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Great Lakes Airspace Map Decision Support Tool Informs Great Lakes Bird and Bat Conservation. Webinar on November 4

Bird concentration areas. Darker blue indicates higher concentration
Bird concentration areas. Darker blue indicates higher concentration

Every spring and fall, millions of birds and bats migrate through the Great Lakes region as they travel between their wintering and breeding grounds.  With funding provided by the GLRI, the U.S. Fish and Wildlife Service studied bird and bat activity using avian radar and acoustic monitors respectively.  This activity is now mapped as bird and bat concentration areas in the Great Lakes basin.  These maps are intended to help inform conservation and are found in the Great Lakes Airspace Map Decision Support Tool.

Stakeholders interested in conservation of Great Lakes migratory bird and bat stopover habitat are invited to a webinar scheduled for November 4th from 10:00-11:00 CDT during which the Service will describe the Great Lakes Airspace Map Decision Support Tool.  The tool is an outgrowth of a GLRI-funded project that characterized migration of birds and bats around and over the Great Lakes. The tool provides information on the relative use of airspace along Great Lakes shorelines to help identify priority habitat for protection and restoration and to better integrate migratory bird and bat conservation efforts into on-the-ground conservation projects.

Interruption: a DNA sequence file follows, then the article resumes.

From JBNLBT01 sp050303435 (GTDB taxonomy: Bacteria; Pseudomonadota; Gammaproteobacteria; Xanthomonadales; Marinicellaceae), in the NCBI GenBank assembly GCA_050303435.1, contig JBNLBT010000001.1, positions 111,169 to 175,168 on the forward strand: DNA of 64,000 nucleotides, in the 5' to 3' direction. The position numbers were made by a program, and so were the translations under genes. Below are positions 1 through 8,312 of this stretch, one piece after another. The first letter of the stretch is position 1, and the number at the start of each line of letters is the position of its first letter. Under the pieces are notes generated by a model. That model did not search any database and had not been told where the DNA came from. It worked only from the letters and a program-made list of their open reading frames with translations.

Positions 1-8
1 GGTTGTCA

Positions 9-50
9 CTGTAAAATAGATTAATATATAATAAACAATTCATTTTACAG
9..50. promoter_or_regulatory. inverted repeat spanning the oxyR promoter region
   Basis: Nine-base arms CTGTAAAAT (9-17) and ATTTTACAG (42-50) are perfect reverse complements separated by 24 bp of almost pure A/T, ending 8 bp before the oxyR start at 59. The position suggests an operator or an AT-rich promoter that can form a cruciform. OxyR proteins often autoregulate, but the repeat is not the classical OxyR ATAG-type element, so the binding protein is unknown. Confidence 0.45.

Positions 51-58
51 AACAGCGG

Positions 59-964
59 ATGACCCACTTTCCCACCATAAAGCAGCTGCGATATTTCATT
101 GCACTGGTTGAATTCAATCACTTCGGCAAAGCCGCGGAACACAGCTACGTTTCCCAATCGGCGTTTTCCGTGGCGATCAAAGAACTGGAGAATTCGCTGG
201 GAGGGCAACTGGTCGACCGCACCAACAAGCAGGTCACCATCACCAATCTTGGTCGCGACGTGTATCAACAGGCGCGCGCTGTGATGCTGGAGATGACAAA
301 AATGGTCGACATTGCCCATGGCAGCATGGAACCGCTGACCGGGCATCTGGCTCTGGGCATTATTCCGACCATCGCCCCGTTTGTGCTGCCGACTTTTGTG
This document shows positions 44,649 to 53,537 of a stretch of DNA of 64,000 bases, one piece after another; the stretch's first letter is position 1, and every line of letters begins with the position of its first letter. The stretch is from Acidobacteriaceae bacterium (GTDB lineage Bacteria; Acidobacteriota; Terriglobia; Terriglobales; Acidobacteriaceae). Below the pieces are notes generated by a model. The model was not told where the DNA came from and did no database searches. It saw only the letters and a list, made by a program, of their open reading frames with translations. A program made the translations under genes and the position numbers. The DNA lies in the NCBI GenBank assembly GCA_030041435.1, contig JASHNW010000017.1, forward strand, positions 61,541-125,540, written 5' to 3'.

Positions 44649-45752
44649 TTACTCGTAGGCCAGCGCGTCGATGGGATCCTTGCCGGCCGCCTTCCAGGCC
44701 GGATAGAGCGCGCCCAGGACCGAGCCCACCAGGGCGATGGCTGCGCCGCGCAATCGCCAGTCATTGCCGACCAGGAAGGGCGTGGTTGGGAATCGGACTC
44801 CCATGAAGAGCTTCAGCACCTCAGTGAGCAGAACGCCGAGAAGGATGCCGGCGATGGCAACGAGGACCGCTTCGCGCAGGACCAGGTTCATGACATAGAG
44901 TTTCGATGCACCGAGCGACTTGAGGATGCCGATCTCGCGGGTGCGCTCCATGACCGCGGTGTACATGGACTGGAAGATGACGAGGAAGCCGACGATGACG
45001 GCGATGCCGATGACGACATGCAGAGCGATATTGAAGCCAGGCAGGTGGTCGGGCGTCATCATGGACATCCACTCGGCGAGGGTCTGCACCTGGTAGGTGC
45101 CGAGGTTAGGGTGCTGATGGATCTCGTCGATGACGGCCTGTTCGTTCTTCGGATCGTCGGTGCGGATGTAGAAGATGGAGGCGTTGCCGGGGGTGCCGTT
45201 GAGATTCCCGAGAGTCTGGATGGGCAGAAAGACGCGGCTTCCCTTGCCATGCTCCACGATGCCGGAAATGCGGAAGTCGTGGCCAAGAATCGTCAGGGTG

Map of bat concentration areas
Bat concentration areas, darker blue indicates higher concentration.

During the webinar, Drs. Mike Wells and Jennifer White will describe the Service's avian radar project, which included deployment of two avian radar units and acoustic receivers along the shorelines of each of the Great Lakes during spring and fall migrations from 2011 through 2018. They will also describe development and key features of the DST and provide suggestions as to how to apply the DST to help guide efforts to conserve migratory stopover habitat.

•    Join the November 4 Microsoft Team Webinar.
•    Get more information about the Great Lakes Avian Radar project.